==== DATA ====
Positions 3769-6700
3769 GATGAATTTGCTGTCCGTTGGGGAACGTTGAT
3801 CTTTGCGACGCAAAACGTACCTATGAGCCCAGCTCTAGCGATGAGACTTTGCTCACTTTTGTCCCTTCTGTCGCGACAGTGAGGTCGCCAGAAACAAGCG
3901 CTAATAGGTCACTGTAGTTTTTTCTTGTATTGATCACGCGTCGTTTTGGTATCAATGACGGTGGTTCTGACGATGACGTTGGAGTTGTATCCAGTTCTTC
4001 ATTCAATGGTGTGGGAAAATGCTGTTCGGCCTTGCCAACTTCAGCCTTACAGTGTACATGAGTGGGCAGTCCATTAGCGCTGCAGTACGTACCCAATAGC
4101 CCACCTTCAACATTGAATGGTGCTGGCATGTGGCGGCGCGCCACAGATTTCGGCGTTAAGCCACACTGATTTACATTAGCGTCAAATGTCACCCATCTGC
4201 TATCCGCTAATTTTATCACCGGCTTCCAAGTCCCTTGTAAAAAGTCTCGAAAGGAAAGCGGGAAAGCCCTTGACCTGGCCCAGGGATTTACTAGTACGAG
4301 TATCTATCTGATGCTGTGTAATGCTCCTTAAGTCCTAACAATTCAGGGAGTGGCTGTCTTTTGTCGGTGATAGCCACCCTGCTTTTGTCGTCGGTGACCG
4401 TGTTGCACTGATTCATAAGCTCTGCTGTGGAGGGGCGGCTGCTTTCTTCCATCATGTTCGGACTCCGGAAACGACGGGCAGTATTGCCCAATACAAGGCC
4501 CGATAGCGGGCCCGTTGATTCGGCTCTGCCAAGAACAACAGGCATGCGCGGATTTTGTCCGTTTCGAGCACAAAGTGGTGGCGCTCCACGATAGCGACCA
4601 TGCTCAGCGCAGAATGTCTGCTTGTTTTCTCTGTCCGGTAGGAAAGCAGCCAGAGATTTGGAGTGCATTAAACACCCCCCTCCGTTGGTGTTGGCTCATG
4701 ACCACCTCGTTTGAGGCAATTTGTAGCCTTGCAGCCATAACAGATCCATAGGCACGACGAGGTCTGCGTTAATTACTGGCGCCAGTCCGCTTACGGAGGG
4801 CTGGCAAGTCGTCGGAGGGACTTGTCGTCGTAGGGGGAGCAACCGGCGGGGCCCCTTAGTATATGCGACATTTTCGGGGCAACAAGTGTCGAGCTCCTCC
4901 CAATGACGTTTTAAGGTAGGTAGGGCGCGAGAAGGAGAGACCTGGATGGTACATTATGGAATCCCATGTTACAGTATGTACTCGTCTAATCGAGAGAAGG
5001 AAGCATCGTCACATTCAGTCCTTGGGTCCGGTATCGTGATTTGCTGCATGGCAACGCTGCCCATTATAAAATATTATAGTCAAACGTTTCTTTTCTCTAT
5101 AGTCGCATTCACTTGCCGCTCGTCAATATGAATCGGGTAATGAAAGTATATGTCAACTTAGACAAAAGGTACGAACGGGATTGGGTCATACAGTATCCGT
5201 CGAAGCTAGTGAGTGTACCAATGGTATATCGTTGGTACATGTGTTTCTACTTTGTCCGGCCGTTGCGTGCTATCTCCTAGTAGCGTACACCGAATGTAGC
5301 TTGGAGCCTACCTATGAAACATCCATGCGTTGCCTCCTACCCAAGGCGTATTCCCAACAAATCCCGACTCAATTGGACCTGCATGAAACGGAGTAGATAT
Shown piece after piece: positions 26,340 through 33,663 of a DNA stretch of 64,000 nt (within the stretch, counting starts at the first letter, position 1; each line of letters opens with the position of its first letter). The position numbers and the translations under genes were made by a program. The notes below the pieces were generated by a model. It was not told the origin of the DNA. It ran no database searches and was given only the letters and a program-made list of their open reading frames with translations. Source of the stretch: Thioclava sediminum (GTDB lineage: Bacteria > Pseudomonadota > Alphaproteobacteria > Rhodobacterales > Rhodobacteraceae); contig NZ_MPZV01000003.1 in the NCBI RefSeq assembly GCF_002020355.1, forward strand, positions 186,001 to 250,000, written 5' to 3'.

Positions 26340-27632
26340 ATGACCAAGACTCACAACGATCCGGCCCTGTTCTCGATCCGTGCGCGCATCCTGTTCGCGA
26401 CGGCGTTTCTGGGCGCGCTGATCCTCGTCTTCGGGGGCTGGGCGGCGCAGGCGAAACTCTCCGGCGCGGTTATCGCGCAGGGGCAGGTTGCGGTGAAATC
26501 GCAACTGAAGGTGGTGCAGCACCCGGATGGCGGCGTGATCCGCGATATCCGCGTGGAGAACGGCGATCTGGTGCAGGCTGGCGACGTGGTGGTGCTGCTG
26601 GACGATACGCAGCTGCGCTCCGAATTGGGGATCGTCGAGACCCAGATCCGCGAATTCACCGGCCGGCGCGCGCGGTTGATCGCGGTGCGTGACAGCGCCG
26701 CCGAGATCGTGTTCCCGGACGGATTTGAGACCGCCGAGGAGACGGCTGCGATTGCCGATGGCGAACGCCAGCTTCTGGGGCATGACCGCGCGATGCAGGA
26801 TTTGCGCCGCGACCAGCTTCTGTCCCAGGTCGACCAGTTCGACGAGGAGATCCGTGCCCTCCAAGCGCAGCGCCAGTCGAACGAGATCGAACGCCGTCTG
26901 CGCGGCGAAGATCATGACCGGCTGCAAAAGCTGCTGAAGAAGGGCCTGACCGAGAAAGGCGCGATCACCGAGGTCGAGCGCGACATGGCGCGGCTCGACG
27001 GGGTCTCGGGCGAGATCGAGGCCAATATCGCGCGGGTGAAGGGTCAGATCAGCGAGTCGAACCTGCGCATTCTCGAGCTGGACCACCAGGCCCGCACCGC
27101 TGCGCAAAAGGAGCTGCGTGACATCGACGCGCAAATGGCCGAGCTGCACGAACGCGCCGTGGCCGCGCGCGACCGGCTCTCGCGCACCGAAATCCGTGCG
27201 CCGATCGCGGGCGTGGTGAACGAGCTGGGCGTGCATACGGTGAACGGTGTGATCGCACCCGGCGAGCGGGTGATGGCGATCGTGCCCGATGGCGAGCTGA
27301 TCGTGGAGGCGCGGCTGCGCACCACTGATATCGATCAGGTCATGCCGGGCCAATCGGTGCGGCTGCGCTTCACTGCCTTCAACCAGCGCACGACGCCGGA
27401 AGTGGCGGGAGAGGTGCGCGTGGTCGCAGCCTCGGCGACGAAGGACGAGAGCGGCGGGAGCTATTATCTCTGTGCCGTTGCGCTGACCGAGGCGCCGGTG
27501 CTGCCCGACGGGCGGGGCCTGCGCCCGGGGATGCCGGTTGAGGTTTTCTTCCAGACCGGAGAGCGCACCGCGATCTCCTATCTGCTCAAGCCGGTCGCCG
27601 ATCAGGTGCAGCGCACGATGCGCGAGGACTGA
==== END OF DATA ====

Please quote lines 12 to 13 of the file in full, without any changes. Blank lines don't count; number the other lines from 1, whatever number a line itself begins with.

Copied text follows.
4701 ACCACCTCGTTTGAGGCAATTTGTAGCCTTGCAGCCATAACAGATCCATAGGCACGACGAGGTCTGCGTTAATTACTGGCGCCAGTCCGCTTACGGAGGG
4801 CTGGCAAGTCGTCGGAGGGACTTGTCGTCGTAGGGGGAGCAACCGGCGGGGCCCCTTAGTATATGCGACATTTTCGGGGCAACAAGTGTCGAGCTCCTCC